Once the kids are in bed, adults can sneak out for a drink and live music at the many bars and lounges. We chose to celebrate our first night at the late-night pizza bar, Sorrento’s. A slice each of classic Margherita and hearty Carnivore left us wanting more. Complete your pizza feast with a cuppa of your choice from the adjoining 24-hour Café Promenade. They have a rotating selection of sandwiches, cookies, pastries, and cakes too.
Day Two Dawns
Our first full day on board promised to be a busy one. We toyed with the idea of ordering room service — Continental Breakfast is complimentary — but felt we might need more sustenance.
So off we went to the Main Dining Room, where options were an American diner and a Chinese restaurant. The breakfast menu, however, is the same at both. After tapping our SeaPass, getting our temperature taken, and a squirt of hand sanitiser from the ubiquitous automated dispenser, we were ushered to our table in the Chinese-themed Silk.
Breakfast choices were wide and varied, but the standout item for me came from the pastry basket that the wait staff kept proffering — chocolate glazed doughnuts!
Stuffed to the proverbial gills, we rushed off to join the rest of the media group for that morning’s tour. It was mindboggling how much planning went into making the 348-metre-long ship cruise-ready during this COVID-19 pandemic. From the gym and spa to retail shops and even the casino, all indoor venues go through serious sanitation daily. Activities from sushi-making workshops to scavenger hunts have also been carefully rethought.
For parents, it’s extra reassuring to know that all activities for children have been redesigned to incorporate safe-distancing principles. Ever played dodge ball with only your feet? Adventure Ocean, essentially the Quantum of the Seas’ complimentary kids’ club, is where it all happens. It caters to Aquanauts from 3-5 years, Explorers from 6-8 years, and Voyagers from 9-12 years. Each has a dedicated zone, where certified childcare personnel unleash fun and engaging activities on the kids.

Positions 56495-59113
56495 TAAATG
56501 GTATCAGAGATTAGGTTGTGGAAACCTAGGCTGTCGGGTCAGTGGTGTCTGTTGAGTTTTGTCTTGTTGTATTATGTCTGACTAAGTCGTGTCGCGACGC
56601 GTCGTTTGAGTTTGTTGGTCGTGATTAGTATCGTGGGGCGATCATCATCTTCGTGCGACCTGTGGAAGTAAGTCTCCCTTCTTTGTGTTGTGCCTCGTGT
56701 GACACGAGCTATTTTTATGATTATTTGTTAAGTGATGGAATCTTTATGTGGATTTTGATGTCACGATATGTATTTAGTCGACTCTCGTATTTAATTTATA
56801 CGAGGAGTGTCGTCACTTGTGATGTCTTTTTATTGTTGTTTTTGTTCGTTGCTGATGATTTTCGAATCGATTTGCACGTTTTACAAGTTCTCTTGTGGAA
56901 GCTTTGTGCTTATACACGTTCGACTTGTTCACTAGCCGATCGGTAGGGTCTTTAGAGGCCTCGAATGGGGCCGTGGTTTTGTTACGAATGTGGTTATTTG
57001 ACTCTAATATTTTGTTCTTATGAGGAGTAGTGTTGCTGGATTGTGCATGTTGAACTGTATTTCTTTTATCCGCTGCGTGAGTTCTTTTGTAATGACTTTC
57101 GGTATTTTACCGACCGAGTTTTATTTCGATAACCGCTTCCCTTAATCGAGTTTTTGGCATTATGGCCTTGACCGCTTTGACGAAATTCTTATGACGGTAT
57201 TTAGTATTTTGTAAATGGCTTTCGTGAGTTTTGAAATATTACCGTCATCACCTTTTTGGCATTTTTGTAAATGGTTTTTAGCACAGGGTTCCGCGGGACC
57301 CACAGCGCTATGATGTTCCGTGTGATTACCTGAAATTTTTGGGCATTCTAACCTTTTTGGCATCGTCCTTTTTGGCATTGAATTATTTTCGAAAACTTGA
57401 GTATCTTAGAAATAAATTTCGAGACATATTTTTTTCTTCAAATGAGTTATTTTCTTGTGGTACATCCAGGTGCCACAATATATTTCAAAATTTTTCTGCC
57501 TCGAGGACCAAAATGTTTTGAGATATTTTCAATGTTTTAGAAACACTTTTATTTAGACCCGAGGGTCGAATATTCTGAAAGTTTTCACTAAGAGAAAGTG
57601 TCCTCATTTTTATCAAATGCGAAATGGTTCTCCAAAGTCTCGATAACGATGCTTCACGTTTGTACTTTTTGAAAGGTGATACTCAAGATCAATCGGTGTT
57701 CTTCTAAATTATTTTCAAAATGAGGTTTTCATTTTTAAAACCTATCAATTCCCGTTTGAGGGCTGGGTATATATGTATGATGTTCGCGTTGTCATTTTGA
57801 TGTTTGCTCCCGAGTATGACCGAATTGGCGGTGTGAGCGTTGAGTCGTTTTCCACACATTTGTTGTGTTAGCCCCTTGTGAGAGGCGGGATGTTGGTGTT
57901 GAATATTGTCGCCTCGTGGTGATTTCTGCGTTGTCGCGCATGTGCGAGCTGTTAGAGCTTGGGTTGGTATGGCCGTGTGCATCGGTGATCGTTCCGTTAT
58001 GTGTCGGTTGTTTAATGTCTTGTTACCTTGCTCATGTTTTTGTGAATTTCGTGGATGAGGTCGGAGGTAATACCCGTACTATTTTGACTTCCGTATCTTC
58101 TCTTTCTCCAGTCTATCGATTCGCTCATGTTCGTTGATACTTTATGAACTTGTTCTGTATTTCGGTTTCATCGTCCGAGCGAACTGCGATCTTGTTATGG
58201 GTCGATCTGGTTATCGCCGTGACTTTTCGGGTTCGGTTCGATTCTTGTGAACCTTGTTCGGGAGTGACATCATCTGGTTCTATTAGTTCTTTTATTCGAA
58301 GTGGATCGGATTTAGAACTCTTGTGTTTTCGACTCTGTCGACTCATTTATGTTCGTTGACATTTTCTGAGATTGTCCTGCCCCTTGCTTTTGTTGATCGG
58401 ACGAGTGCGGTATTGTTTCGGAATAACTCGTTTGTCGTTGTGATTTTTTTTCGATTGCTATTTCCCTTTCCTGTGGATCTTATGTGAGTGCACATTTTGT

More Exciting Explorations
The exacting standards extend to the outdoor decks as well. Lots of excited faces were braving the sun, queuing up for their turn on the rock walls. Crew were on hand to usher, guide, and cheerfully but firmly enforce the one-metre rule. The same was true for those waiting to tackle the waves on the FlowRider surf simulator and air currents on RipCord by iFLY. We looked forward to trying them out for ourselves on the following day.
Both outdoor and indoor pool decks were equally popular, it seemed. Both came with water play areas for the little ones and not-so-little ones. Your SeaPass gets you entry and pool towels. Once again, crew are always present to ensure safe-distancing while everyone has a splashing good time.
Soon it was time for lunch. Of its 18 dining venues, we picked the Quantum of the Seas’ inclusive buffet restaurant, Windjammer. Just browsing the buffet stations to figure out what to have was a massive undertaking. From Italian pasta to Chinese mainstays, Indian dishes to the carving stations, it would probably take quite a few meals before we got to try all the global cuisines on offer. Freshly assembled tacos were hands down our favourite!
Fighting post-lunch food coma, we made our way to the SeaPlex, the largest indoor active space at sea. On the main floor, participants from 5 to 75 years were having a ball at a K-pop line-dancing class. Upstairs in the galleries, parents were playing table tennis with their kids, while groups of teens played Xbox games. You can even get gourmet hotdogs at the SeaPlex Dog House if you got hungry while playing. We didn’t linger as our itinerary included a date with the bumper cars here the next day, so we would be back.
Besides, the North Star beckoned. Yup, that’s the famous jewel-shape glass capsule punctuating the top deck of the ship. A little bump signals the lift-off, but the rest of the 15-minute journey is smooth. The North Star rotates up and over the sides of the ship at more than 300 metres above sea level. The view? Spectacular.
An Enchanting Evening
Back on ‘earth’, we dropped by the Solarium on the way back to our staterooms to freshen up before dinner. There’s something rather magical about this adults-only retreat. The kids busy having fun at Adventure Ocean? Then this is where you should be. Take a relaxing dip in a whirlpool, or just lounge and chat, while taking in breathtaking views of the sea and sky through its crystal canopy.